21      According to settled case-law, the risk that the public might believe that the goods or services in question come from the same undertaking or from economically-linked undertakings constitutes a likelihood of confusion. According to that same line of authority, the likelihood of confusion must be assessed globally, according to the relevant public’s perception of the signs and the goods or services concerned and account being taken of all factors relevant to the circumstances of the case, in particular the interdependence between the similarity of the signs and that of the goods or services covered (see Case T‑162/01 Laboratorios RTB v OHIM – Giorgio Beverly Hills (GIORGIO BEVERLY HILLS) [2003] ECR II‑2821, paragraphs 30 to 33 and the case-law cited).

22      For the purposes of applying Article 8(1)(b) of Regulation No 207/2009, a likelihood of confusion presupposes both that the marks at issue are identical or similar and that the goods or services which they cover are identical or similar. Those conditions are cumulative (see Case T‑316/07 Commercy v OHIM – easyGroup IP Licensing (easyHotel) [2009] ECR II‑43, paragraph 42 and the case-law cited).

23      It should be noted that the applicant does not dispute the finding of the Board of Appeal that the relevant territory for the analysis of the likelihood of confusion is Estonia, Latvia and Lithuania and that the relevant public is composed of consumers from those countries. In the present case, given the fact that the goods in question are everyday consumer goods intended for the general public, the relevant public is the average consumer. That average consumer is deemed to be reasonably well informed and reasonably observant and circumspect (Case C‑342/97 Lloyd Schuhfabrik Meyer [1999] ECR I‑3819, paragraph 26).

24      Furthermore, none of the parties disputes the finding made by the Board of Appeal that the goods at issue are identical.

–       Comparison of the signs at issue

25      The global assessment of the likelihood of confusion, as regards the visual, phonetic or conceptual similarity of the signs at issue, must be based on the overall impression given by the signs, account being taken in particular of their distinctive and dominant components. The perception of the marks by the average consumer of the goods or services in question plays a decisive role in the global assessment of that likelihood of confusion. In that regard, the average consumer normally perceives a mark as a whole and does not proceed to analyse its various details (see Case C‑334/05 P OHIM v Shaker [2007] ECR I‑4529, paragraph 35 and the case-law cited).

26      The assessment of the similarity between two marks means more than merely taking just one component of a composite trade mark and comparing it with another mark. On the contrary, the comparison must be made by examining each of the marks at issue as a whole, which does not mean that the overall impression conveyed to the relevant public by a composite trade mark may not, in certain circumstances, be dominated by one or more of its components (see OHIM v Shaker, paragraph 25 above, paragraph 41 and the case-law cited). It is only if all the other components of the mark are negligible that the assessment of the similarity may be carried out solely on the basis of the dominant element (OHIM v Shaker, paragraph 42, and judgment of 20 September 2007 in Case C‑193/06 P Nestlé v OHIM, not published in the ECR, paragraph 43). This may be the position, particularly, where that component is likely by itself to dominate the image which the relevant public retains of that mark, with the result that all the other components of the mark are negligible in the overall impression created by it (Nestlé v OHIM, paragraph 43).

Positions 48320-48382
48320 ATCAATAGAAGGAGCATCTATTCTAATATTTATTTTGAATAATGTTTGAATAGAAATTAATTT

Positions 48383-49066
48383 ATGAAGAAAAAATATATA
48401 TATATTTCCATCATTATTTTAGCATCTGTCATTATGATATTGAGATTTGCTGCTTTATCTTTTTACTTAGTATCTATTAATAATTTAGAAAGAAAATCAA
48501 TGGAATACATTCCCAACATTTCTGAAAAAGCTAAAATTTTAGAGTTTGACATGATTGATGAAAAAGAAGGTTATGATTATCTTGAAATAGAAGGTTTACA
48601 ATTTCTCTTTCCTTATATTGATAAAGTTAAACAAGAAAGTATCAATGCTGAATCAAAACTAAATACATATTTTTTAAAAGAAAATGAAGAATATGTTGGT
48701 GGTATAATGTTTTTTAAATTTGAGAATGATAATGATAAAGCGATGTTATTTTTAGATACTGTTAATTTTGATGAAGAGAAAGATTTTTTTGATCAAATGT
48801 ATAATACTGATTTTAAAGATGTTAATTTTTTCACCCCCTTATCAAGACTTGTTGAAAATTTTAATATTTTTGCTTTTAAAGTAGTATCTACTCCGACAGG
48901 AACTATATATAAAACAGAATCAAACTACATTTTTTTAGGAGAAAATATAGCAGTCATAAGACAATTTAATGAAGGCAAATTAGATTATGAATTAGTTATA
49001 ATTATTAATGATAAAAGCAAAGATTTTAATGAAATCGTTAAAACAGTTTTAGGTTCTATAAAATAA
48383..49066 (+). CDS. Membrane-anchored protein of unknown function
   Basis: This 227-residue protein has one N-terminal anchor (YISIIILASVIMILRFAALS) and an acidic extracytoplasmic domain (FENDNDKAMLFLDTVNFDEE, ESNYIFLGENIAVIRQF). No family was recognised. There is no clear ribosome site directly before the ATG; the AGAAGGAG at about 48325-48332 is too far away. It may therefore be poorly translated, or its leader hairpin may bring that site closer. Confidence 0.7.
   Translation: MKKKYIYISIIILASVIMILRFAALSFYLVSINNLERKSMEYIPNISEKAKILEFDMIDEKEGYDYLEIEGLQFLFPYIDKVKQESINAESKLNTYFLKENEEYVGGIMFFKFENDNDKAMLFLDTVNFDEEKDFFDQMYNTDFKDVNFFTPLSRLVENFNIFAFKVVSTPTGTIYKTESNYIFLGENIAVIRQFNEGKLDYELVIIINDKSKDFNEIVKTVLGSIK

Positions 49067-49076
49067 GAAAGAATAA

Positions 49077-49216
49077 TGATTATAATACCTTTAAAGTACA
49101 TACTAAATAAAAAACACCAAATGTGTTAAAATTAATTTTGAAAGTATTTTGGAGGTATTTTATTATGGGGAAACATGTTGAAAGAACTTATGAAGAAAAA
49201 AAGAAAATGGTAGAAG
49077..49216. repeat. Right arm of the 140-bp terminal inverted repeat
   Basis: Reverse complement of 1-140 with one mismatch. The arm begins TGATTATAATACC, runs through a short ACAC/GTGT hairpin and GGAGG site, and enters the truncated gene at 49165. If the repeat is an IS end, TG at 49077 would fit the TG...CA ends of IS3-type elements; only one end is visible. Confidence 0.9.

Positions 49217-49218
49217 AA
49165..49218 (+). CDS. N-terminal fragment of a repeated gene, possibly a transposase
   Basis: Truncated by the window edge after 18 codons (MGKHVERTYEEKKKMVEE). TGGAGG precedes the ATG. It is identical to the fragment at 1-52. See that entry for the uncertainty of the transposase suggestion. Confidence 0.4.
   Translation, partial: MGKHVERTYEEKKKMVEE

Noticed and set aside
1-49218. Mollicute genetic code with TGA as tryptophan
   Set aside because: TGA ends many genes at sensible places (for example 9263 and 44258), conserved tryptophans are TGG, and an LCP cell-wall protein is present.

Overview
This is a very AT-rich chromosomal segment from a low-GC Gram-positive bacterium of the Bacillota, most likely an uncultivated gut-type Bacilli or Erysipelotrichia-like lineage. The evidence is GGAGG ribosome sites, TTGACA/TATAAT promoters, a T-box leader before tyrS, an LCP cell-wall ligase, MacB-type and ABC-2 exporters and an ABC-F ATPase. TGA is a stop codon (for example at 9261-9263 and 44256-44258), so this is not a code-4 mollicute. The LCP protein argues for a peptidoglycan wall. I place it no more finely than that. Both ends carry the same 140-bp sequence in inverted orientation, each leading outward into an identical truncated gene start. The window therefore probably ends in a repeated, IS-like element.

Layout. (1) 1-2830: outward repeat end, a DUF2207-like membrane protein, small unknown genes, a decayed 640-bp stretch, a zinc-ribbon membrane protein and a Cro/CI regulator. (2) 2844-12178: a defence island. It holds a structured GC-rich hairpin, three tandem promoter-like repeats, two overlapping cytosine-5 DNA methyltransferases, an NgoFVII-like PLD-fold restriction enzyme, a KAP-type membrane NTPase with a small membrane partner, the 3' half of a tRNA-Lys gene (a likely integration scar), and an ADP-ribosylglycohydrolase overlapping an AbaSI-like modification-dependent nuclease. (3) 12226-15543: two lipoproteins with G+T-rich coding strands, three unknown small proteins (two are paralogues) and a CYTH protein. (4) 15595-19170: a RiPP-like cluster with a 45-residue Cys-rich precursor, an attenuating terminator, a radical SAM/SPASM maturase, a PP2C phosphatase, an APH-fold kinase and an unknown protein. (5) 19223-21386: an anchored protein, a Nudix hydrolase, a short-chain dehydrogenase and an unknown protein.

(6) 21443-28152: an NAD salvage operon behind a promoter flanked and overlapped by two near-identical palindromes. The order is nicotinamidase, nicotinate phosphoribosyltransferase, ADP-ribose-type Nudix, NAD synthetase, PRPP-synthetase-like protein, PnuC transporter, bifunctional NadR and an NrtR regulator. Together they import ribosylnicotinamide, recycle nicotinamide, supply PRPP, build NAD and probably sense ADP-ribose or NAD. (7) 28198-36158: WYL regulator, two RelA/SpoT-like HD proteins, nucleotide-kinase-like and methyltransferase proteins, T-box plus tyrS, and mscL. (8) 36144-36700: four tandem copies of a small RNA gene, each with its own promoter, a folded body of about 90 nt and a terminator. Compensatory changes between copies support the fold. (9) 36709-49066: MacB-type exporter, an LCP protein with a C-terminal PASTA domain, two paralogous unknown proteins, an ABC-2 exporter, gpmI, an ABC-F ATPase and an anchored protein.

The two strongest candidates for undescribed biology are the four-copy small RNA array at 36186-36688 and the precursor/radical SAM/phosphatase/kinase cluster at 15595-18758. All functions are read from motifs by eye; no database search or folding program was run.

27      Furthermore, there is nothing to prevent a determination as to whether there is visual similarity between a word mark and a figurative mark, because both types of mark have a graphic form capable of creating a visual impression (see Case T‑359/02 Chum v OHIM – Star TV (STAR TV) [2005] ECR II‑1515, paragraph 43 and the case-law cited).

28      In the present case, the Board of Appeal found, in paragraphs 19 to 21 of the contested decision, that the signs at issue are not similar, because they create a different visual impression overall, they have only a low degree of phonetic similarity and no conceptual comparison is possible between them.